Waipa District Council has pledged $150,000 to a war memorial museum in Le Quesnoy, France, our part of the $15M organisers need to make it a reality.
The Right Honourable Sir Don McKinnon, chair of the New Zealand War Memorial Trust – Le Quesnoy, said the project is one of national significance and will be New Zealand’s first permanent war memorial museum on the Western Front. “In order to realise this vision and successfully complete this project, we will be calling on financial support from any New Zealander who has a connection or interest in WW1 or 2, including every local authority across New Zealand,” he said.
So far, both the Hauraki and the Thames-Coromandel District Councils have refused the request for funding the facility in France, which has already raised just under $3M in pledges in New Zealand.
For their part, Sir Don said the French government has effectively subsidised the purchase by offering the land and buildings for to the trust for 50 per cent of the market valuation. “This was the turning point in a financial sense for the project to materialise,” he explained.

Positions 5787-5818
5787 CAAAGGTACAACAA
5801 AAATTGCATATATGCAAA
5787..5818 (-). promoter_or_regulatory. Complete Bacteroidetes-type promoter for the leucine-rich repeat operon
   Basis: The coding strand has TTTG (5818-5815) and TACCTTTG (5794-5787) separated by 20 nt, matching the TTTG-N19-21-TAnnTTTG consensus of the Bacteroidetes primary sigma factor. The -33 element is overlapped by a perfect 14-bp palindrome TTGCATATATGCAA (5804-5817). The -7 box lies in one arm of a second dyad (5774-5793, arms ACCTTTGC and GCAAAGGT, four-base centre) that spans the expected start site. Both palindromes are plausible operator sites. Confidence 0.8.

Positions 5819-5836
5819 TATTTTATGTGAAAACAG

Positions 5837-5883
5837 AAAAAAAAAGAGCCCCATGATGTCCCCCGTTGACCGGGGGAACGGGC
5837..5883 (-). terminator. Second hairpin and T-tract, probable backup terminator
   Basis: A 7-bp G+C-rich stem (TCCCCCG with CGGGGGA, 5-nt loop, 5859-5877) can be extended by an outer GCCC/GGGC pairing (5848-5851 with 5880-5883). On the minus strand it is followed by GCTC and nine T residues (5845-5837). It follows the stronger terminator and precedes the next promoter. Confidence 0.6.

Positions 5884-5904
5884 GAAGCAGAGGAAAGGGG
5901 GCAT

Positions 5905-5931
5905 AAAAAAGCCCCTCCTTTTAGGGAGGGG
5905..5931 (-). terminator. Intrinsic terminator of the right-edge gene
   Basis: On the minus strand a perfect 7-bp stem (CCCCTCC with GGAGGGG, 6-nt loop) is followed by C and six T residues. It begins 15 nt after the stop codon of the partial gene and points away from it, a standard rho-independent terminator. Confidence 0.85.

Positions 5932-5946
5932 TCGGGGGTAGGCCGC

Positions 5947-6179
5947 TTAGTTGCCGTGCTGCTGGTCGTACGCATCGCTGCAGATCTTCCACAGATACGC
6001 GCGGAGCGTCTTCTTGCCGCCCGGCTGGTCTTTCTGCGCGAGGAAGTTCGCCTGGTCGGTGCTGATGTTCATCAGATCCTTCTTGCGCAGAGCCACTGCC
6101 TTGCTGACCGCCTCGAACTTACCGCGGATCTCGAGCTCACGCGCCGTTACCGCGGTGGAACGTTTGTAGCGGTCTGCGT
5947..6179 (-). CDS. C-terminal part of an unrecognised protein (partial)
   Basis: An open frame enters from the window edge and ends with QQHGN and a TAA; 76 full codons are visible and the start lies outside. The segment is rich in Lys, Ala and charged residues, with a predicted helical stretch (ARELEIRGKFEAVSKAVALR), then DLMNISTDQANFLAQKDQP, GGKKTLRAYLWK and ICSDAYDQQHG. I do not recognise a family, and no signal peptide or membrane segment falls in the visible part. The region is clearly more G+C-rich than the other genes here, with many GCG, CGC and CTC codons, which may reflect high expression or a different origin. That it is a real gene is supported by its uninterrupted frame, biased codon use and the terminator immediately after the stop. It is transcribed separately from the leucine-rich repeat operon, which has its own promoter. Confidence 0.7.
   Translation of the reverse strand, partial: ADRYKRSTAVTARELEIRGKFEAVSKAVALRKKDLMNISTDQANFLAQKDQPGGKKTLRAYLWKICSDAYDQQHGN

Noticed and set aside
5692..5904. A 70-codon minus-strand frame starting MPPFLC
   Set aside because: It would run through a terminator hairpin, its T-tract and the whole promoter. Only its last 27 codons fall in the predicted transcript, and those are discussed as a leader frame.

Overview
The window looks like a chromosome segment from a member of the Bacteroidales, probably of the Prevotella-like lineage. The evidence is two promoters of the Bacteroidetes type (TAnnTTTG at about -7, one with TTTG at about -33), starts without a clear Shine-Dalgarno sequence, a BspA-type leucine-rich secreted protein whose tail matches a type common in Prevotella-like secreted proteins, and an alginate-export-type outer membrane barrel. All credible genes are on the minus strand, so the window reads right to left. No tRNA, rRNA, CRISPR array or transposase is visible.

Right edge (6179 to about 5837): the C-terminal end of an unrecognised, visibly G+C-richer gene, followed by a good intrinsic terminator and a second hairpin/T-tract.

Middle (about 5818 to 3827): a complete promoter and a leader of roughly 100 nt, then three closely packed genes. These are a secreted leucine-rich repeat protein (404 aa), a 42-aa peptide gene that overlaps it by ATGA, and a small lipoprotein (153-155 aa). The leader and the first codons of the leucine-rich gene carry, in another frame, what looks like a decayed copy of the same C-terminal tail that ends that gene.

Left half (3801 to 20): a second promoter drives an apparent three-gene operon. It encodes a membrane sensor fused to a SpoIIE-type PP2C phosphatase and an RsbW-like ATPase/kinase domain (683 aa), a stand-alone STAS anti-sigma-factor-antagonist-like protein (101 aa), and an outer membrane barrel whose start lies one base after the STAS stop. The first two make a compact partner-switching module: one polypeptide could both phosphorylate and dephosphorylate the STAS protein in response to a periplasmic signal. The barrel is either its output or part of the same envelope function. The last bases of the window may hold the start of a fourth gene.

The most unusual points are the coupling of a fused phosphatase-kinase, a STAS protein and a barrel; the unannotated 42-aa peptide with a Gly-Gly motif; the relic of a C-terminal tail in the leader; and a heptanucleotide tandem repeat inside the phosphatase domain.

There is no deadline for the fundraising, either, so if it is not reached then the project will just take longer to complete. “We will be working in stages, dependant on how much money has been raised,” Sir Don said. While central government is supportive of the plans – with the Ministries of Culture and Heritage, Foreign Affairs, Defence, along with Treasury and the IRD in discussions around rebates on donations – they are not opening their chequebook to fund the museum.
“We’ve no plan at this stage to ask central government for direct financial support,” Sir Don said.
Waipa’s $150,000 contribution to the museum Le Quesnoy, Cambridge’s sister city in France, was not included in the public consultation of council’s 10-Year Plan document, which finished in late April.
Council said the funding will be contingent upon fundraising targets being met and the project being confirmed and approved by French authorities.